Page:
Cheryl’s plea for something better made me think about how nice it would be to have a movie that focused on some of the good people in the north who refused to return escaped slaves to their “rightful owners” in the south. Some of these people were even put on trial and paid a huge price for their courage! Where are the stories about them?!

    Alas, I almost fear there is a kind of conspiracy these days to make people feel that they are bad, and don’t deserve to have a decent life… in order to help get them to accept the so-called “new normal” of how extremely bad the economy is.

    In fact, there is even a “Gravity” tie-in to this, in that the Chinese space station was portrayed as being wonderfully deluxe, when in reality it is far worse than the western one (the ISS). I feel certain the Chinese used the fact that they recently bought the AMC movie chain (and reportedly own significant portions of major movie studios) to influence the makers of “Gravity” to include this major distortion as part of the overall continuous effort on the part of the politicians and media to brainwash the American public into thinking they are so much worse than everyone else.

    Don’t fall for it people.

    P.S. Of course, if the movie is about one of their own then that’s a different story! Get a beloved celebrity to play him and make him seem like a sweet guy who didn’t run roughshod over his employees or want the creatives to remain anonymous no matter what. (If you haven’t watched it already, you have to see Harlan Ellison’s rant on youtube about how the movie so distorts reality in terms of portraying that the creator of Mary Poppins finally and happily came around to Disney’s way of thinking.)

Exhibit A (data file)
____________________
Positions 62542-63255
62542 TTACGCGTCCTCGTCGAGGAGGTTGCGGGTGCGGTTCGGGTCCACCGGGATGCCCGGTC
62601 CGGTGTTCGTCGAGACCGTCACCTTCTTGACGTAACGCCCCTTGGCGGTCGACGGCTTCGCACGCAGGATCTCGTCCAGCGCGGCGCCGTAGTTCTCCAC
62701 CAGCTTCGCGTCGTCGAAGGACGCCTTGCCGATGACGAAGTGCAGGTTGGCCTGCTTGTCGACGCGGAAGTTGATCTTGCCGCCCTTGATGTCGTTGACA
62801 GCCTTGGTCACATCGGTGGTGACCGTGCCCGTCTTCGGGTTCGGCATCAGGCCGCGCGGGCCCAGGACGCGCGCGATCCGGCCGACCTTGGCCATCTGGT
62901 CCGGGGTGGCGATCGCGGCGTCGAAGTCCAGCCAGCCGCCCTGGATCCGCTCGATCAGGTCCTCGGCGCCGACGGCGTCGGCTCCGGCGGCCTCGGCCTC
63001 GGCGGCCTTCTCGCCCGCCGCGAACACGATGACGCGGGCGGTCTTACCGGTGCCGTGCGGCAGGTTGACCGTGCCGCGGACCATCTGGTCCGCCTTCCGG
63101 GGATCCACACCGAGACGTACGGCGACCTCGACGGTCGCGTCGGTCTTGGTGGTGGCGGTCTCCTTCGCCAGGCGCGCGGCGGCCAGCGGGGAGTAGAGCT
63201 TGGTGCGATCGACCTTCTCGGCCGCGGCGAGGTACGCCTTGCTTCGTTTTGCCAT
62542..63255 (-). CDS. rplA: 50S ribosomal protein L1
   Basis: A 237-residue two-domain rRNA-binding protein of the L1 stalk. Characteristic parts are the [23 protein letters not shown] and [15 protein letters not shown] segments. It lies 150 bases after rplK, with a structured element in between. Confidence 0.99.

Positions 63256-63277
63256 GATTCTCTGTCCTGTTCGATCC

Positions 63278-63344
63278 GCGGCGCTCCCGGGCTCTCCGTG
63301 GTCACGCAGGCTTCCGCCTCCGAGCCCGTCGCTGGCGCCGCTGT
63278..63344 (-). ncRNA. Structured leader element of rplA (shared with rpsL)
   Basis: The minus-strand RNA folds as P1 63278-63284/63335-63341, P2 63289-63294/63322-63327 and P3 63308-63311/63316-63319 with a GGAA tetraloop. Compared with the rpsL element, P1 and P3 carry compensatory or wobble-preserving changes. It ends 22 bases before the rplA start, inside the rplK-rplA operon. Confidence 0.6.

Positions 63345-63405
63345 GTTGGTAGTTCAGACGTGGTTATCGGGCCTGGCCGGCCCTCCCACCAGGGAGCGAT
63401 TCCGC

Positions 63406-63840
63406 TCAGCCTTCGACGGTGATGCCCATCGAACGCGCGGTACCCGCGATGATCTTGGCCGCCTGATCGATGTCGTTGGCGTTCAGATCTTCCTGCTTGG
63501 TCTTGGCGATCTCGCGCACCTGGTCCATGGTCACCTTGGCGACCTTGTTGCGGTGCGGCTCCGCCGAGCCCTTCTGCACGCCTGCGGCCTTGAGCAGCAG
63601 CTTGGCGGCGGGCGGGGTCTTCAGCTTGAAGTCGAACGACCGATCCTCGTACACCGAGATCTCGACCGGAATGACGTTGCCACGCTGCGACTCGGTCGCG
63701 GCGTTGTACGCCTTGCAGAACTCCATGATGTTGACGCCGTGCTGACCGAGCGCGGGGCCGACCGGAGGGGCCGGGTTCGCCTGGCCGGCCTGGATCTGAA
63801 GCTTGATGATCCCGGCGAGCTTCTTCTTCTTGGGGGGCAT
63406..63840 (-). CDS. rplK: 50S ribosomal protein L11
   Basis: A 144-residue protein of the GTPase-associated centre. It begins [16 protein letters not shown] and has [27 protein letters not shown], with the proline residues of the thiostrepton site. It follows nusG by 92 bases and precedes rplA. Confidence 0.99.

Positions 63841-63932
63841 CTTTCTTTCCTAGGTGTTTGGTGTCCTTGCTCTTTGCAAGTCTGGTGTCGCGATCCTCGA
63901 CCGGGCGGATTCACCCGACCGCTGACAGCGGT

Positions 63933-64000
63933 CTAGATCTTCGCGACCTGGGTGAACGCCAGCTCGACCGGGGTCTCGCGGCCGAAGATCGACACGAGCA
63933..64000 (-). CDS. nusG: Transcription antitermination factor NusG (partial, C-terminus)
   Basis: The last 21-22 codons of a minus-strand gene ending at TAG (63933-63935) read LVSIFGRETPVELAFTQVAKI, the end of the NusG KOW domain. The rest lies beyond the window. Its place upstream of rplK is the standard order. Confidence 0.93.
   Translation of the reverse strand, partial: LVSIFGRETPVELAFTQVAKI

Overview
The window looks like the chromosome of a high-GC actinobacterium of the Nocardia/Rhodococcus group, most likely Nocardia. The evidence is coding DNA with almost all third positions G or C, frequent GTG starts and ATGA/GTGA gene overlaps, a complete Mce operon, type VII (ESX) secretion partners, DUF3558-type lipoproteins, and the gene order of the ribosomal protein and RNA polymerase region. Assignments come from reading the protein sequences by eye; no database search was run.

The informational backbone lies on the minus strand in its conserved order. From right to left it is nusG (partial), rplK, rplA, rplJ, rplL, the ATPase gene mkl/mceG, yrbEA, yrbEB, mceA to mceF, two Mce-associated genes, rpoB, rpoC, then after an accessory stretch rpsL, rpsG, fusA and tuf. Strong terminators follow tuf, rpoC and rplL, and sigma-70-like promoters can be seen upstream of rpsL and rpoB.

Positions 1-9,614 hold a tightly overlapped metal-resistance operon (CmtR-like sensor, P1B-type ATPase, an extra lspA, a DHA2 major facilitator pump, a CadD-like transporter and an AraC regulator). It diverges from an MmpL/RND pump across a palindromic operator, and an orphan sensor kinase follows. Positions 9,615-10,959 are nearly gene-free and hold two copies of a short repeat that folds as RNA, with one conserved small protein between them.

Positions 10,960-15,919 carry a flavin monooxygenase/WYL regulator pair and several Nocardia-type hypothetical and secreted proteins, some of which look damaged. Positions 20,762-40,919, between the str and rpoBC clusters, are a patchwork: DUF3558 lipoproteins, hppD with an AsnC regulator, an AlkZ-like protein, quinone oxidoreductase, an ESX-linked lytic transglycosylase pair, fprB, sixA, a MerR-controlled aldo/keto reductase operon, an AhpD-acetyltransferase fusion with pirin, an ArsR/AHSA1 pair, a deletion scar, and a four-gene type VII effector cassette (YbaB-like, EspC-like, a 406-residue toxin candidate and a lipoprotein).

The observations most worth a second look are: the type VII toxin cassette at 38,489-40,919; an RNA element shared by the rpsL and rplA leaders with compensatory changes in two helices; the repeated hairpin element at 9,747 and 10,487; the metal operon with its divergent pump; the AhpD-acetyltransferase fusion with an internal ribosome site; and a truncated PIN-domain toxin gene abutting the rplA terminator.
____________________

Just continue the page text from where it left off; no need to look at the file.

2. “I WISH I NEVER SAW IT”

    OMG! Speaking of “12 Years a Slave”, this just came to my attention:

    http://www.pastemagazine.com/articles/2014/01/in-praise-of-armond-white-the-hilarious-renegade-c.html

    http://www.nyfcc.com/2013/10/3450/
    http://cityarts.info/2013/10/16/cant-trust-it/

    “Some of the most racist people I know are bowled over by this movie. They may have forgotten Roots, never seen Sankofa or Nightjohn, disliked Amistad, dismissed Beloved and even decried the violence in The Passion of the Christ, yet 12 Years a Slave lets them congratulate themselves for being aghast at slavery.”

    “The egregious inhumanity of 12 Years a Slave (featuring the most mawkish and meaningless fade-out in recent Hollywood history) only serves to perpetuate Hollywood’s disenfranchisement of Black people’s humanity. Brad Pitt, one of the film’s producers, appears in a small role as a helpful pacifist—as if to save face with his real-life multicultural adopted family. But Pitt’s good intentions (his character promises ‘There will be a reckoning’) contradict McQueen, Ridley and Gates’ self-serving motives.”

    “The finite numeral in the title of 12 Years a Slave compliments the fallacy that we look back from a post-racial age, that all is in ascent. But 12 Years a Slave is ultimate proof that Hollywood’s respect for Black humanity is in absurd, patronizing, Oscar-winning decline.”

    “Steve McQueen’s post-racial art games and taste for cruelty play into cultural chaos. The story in 12 Years a Slave didn’t need to be filmed this way and I wish I never saw it.”